To be a woman and to be interested in politics are two contradictory things.

This is a quote from Alima, a woman in my ‘Social and Political Theory’ class. She lives with us international students in the hotel but she’s actually a native Kazakh. She said she’s studying political theory because it’ll help her get a job as a secretary.

So, okay, Alima wants to be a secretary and she’s studying politics because it’s a requirement, not because she wants to. That’s normal, everyone has to study things they don’t care about in order to learn things they’re interested in. What makes me uneasy is the general context of it, Alima said:

Men have opinions, women aren’t supposed to have opinions.

This is an ingrained mentality which sidelines women from public life, the best they can hope for is a job as a secretary to a (male) politician. It’s kind of understandable, at least they’re honest about the situation.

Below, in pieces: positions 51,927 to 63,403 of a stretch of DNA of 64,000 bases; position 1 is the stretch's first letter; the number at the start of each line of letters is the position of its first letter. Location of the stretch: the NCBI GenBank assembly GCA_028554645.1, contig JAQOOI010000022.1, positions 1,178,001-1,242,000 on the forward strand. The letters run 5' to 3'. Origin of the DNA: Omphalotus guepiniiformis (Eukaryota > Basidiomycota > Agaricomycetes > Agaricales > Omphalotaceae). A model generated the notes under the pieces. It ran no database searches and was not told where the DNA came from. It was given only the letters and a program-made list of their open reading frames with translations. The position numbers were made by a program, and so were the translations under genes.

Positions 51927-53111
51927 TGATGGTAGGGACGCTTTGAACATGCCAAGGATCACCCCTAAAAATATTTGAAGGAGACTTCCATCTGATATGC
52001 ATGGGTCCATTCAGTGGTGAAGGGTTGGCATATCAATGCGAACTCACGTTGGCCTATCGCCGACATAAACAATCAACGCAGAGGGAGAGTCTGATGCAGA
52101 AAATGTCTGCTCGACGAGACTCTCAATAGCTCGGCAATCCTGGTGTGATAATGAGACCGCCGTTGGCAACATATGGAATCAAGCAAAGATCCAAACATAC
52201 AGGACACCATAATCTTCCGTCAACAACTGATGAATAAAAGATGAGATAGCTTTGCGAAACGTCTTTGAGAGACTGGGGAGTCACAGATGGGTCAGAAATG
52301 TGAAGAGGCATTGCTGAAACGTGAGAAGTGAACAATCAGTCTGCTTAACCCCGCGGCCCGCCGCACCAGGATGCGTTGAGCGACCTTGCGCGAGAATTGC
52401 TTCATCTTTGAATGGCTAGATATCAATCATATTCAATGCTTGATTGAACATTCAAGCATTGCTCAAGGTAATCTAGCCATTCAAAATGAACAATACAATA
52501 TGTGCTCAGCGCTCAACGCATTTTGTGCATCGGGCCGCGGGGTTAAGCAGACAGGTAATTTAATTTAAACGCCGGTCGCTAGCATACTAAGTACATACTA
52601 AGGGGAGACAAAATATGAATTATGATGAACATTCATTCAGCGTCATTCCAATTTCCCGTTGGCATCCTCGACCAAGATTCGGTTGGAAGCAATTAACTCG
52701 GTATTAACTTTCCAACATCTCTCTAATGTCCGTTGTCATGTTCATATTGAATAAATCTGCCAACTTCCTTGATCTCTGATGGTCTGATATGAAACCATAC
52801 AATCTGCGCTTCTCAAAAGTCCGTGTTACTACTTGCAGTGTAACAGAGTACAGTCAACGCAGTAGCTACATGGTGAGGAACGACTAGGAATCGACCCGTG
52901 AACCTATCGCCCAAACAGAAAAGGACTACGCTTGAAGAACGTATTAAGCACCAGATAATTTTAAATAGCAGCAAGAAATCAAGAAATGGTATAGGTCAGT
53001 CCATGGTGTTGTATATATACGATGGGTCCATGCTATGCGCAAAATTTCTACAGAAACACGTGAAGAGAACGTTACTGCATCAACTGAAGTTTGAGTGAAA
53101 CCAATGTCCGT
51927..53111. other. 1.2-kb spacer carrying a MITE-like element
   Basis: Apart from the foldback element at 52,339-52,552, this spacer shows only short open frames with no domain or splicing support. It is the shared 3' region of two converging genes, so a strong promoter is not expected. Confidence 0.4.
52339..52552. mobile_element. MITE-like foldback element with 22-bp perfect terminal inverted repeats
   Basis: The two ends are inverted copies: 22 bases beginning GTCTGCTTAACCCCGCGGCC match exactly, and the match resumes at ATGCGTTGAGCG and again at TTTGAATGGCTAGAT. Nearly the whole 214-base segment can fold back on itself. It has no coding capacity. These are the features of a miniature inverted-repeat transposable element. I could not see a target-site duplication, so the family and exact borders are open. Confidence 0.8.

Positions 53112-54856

There’s another school in the social sciences department, the school of ‘public administration’. It masquerades as political science but in reality it has little to do with politics. It’s more of a training school for bureaucrats, functionaries, local officials and other civil servants.

The state needs a supply of well-trained bureaucrats to keep everything running smoothly and that’s basically what KIMEP provides. It has a historical precedent too, the campus used to be an old training school for Communist Party officials. Only today, rather than promoting women within the state apparatus, the system now hides them away in their offices.